Last Updated on May 24, 2015

Do you remember Catherine Venusto, the super mom who accessed illegitimately her kids’ school systems to change their grades?  Using the passwords obtained while working as secretary for the same school district (Northwestern Lehigh School District), she was able to access the systems 110 times in 2012 (and 2012) changing the grades.

The half-dozen felony counts she was arraigned on as a consequence of her actions, where not enough to prevent other school hackers to follow the same example.

The latest episode happened in Italy (Technical Institute Marzotto in Valdagno, near Vicenza), where a gang of 10 school hackers (including five minors) have been reported for illegitimately accessing their teacher’s computer, stealing the drafts of the tests and in several cases altering the grades.

The intrusions started during the last school year and could have been undetected If the hackers, maybe feeling too much comfortable with their actions, exaggerated with their improvised “prediction capabilities”. In particular, as in the best tradition, the gang included a dunce, whose grades passed from 3 to 9 (on a 10 points scale proper of the Italian graduation system). This was enough to raise the attention of the school principal and the teacher who reported the gang to the authorities.

The subsequent investigation discovered a file script installed in the (unattended) teacher’s computer capable of stealing the password.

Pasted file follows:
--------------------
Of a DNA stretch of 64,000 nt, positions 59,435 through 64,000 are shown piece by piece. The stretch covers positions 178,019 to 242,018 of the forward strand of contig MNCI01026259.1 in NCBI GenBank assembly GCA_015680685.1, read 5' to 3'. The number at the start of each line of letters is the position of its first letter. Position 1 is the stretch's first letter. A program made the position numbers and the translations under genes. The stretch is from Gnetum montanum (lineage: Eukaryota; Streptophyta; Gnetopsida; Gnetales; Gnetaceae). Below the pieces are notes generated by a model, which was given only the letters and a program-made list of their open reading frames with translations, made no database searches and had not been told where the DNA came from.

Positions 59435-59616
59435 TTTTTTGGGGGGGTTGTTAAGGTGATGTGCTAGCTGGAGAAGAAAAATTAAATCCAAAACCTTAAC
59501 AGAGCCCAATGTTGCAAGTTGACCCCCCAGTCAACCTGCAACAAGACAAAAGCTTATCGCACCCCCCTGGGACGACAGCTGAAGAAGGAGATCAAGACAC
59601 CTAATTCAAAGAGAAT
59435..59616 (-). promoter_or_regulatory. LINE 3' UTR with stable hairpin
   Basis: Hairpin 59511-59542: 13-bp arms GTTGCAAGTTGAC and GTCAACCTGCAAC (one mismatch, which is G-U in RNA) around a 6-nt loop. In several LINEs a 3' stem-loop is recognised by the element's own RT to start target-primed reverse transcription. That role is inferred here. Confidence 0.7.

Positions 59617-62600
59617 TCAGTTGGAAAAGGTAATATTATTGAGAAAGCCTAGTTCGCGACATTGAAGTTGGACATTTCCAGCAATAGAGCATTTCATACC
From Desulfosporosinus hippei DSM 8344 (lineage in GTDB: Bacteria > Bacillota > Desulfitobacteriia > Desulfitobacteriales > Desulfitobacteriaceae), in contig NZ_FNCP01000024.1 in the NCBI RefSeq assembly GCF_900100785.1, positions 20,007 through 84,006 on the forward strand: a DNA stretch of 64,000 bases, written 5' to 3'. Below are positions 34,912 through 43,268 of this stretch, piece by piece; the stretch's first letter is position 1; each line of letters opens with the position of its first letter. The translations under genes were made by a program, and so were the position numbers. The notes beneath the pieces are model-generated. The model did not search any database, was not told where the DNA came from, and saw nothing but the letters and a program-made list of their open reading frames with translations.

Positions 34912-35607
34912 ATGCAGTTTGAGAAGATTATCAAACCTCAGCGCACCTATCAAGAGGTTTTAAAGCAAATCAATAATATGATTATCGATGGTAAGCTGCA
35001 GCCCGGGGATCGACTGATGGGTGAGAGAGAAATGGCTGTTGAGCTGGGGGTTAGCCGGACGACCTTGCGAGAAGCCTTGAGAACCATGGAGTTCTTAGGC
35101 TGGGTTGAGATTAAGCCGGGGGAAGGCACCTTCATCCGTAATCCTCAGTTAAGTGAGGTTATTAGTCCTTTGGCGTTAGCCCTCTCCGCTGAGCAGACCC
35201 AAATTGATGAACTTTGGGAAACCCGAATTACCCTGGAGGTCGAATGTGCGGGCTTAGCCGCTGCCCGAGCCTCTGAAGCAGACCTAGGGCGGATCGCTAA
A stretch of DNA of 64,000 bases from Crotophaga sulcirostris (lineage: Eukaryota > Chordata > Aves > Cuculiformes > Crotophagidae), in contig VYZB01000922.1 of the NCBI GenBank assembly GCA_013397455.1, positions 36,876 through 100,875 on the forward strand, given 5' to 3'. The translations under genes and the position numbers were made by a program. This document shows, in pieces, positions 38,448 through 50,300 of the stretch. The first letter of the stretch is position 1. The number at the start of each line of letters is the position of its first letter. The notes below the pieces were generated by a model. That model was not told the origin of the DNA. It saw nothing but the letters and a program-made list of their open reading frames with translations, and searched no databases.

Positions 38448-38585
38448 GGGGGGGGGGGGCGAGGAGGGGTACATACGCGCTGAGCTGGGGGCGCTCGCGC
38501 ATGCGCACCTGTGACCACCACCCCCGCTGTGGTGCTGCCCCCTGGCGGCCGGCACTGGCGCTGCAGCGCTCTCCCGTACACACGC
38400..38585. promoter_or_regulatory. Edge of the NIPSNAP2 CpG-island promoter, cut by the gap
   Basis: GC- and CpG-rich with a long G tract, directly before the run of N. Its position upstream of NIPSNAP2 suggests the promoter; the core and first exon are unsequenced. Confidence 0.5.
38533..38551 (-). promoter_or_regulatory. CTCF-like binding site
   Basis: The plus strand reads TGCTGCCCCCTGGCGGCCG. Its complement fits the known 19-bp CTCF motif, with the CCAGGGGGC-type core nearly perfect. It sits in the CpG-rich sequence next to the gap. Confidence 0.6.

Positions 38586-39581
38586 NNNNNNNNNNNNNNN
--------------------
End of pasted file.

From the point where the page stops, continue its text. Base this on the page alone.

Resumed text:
There are several questions raising from this episode:

My first feeling is that, although the school is increasingly adopting new technologies, its approach is still obsolete and not adequate to the digital rage of the native digitals. I am afraid this is the classical “tip of the iceberg” and I wonder how many similar episodes are happening undetected.

My second feeling comes from the inconvenient conclusion of this affair: a local company has offered to provide legal assistance to the material author of the tool used for the intrusion (a student of Indian origin), promising him a job in his IT department. This unhappy decision has obviously raised many controversies: is it correct to emphasize and reward similar behaviors? The implicit message is easy: take an illicit “shortcut” and you will be rewarded.

Unfortunately, I believe that such similar shortcuts, which are generally widespread in Italy, played an important role to bring us to our current crisis condition. Hence they should be discouraged from the beginning, and the digital world makes no exception.

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